Australia has adopted a filing period of within 12 months after the end of the financial year. Some countries have chosen a shorter period for filing.
 
Australia has introduced a unique Local File which is NOT the same as the OECD definition of a Local File. Therefore, groups with operations in Australia must prepare an additional report.

Australia may allow exemptions from providing one or all of the CbCR statements in particular circumstances whereas other jurisdictions may not. The US has not introduced the so-called “secondary mechanism” whereas Australia and the EU Member States have.
 
The collation of relevant data from different sources represents a considerable challenge and in some circumstances this will require the implementation of an efficient technology solution. There is no prescribed way on how MNE Groups should gather this information, but developing a standardised method/platform is crucial. Technology is also helping MNE Groups to analyse the story told by the CbC Report in terms of tax risks. This helps the MNE prepare for the inevitable enquiry from a number of Tax Administrations once information has been exchanged during 2018 and beyond.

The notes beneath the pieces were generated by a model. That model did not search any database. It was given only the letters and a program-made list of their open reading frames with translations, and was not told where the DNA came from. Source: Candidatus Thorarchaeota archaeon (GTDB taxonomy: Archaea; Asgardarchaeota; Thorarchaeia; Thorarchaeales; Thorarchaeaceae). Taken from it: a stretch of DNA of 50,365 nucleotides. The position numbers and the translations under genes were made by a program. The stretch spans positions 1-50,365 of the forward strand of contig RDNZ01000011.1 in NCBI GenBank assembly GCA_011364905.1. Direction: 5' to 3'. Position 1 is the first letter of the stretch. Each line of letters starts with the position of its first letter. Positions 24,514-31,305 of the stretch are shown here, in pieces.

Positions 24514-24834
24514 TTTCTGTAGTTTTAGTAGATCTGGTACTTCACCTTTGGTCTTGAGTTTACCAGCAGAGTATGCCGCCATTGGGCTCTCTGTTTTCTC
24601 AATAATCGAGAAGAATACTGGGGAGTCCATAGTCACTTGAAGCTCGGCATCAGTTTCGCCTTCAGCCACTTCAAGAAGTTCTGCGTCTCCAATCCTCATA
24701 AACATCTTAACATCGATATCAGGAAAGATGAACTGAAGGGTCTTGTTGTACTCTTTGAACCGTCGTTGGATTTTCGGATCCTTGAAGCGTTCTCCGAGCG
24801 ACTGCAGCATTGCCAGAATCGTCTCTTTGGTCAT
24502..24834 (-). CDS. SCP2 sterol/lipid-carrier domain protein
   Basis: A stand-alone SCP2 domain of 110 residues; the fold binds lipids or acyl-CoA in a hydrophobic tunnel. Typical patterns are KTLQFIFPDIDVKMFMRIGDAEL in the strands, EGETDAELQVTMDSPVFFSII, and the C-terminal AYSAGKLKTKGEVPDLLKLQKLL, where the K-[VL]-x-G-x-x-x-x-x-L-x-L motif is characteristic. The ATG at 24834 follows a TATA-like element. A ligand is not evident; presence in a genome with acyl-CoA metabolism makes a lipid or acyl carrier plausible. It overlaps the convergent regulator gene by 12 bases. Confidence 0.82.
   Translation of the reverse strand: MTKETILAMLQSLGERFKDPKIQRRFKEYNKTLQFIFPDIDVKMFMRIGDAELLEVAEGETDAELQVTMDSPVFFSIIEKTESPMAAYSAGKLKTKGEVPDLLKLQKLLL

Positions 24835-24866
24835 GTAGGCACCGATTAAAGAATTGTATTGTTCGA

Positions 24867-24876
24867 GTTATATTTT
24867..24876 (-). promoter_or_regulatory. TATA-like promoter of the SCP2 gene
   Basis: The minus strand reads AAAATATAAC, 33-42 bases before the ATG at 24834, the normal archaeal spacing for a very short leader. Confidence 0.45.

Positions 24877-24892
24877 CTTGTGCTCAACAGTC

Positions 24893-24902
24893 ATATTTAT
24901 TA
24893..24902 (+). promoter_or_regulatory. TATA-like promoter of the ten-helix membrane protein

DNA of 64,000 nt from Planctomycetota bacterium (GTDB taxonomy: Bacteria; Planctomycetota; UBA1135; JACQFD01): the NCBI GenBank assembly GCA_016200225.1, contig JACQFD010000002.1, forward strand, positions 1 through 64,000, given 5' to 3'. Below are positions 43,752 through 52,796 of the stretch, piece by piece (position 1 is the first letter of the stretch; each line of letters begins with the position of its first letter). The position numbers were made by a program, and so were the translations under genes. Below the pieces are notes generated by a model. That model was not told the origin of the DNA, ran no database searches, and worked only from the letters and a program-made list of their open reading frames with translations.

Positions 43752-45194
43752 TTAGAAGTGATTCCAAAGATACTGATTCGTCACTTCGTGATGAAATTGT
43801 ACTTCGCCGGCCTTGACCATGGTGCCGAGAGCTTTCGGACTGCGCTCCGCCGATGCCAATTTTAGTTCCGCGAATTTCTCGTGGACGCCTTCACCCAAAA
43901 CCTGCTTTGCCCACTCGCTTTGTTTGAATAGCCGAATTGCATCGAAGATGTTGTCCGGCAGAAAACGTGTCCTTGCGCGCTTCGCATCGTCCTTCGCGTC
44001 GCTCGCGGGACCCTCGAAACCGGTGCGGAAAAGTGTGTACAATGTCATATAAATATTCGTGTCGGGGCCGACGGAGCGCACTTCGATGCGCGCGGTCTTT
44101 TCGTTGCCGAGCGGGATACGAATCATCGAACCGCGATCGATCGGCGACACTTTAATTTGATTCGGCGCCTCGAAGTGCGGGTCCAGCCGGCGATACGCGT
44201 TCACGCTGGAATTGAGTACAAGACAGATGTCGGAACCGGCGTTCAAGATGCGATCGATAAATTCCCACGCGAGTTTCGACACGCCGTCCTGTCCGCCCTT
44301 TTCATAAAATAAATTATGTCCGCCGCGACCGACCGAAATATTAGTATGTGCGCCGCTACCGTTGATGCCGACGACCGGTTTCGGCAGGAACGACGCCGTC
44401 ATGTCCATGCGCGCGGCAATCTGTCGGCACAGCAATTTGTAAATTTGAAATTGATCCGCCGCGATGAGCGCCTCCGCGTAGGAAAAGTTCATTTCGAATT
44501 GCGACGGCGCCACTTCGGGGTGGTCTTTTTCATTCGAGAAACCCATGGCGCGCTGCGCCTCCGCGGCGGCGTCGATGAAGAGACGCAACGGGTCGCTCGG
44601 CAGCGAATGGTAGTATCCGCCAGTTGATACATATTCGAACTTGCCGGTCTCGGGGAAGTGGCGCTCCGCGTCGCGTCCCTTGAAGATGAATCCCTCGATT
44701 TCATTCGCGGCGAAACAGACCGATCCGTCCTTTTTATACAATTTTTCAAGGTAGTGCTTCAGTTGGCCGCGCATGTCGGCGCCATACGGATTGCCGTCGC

Are there any noteworthy case studies or recent examples of new case law precedent?

In a landmark transfer pricing case, on 21 April 2017, the Full Federal Court in Australia held in Chevron Australia Holdings Pty Ltd (“CAHPL”) v Commissioner of Taxation FCA, that Chevron Australia did not prove the interest rate on a loan from a related foreign company was at arm’s length. Hence, the court denied CAHPL’s appeal related to the deductibility of interest on the Australian dollar equivalent of a US$2.5 billion loan from a wholly owned US-based Chevron subsidiary.
 
The court decided that the transaction did not satisfy arm’s length requirements because independent parties in the same situation would not have “loaned out” the quantum of money at that interest rate without a guarantee and also there was a complete lack of commercial justification for the overly steep interest rate. Chevron group policy was to minimise the interest cost on borrowings and so the fact that CAHPL did not adhere to the group policy for this loan (which would have required a parental guarantee) was also considered to lack sufficient arm’s length requirements.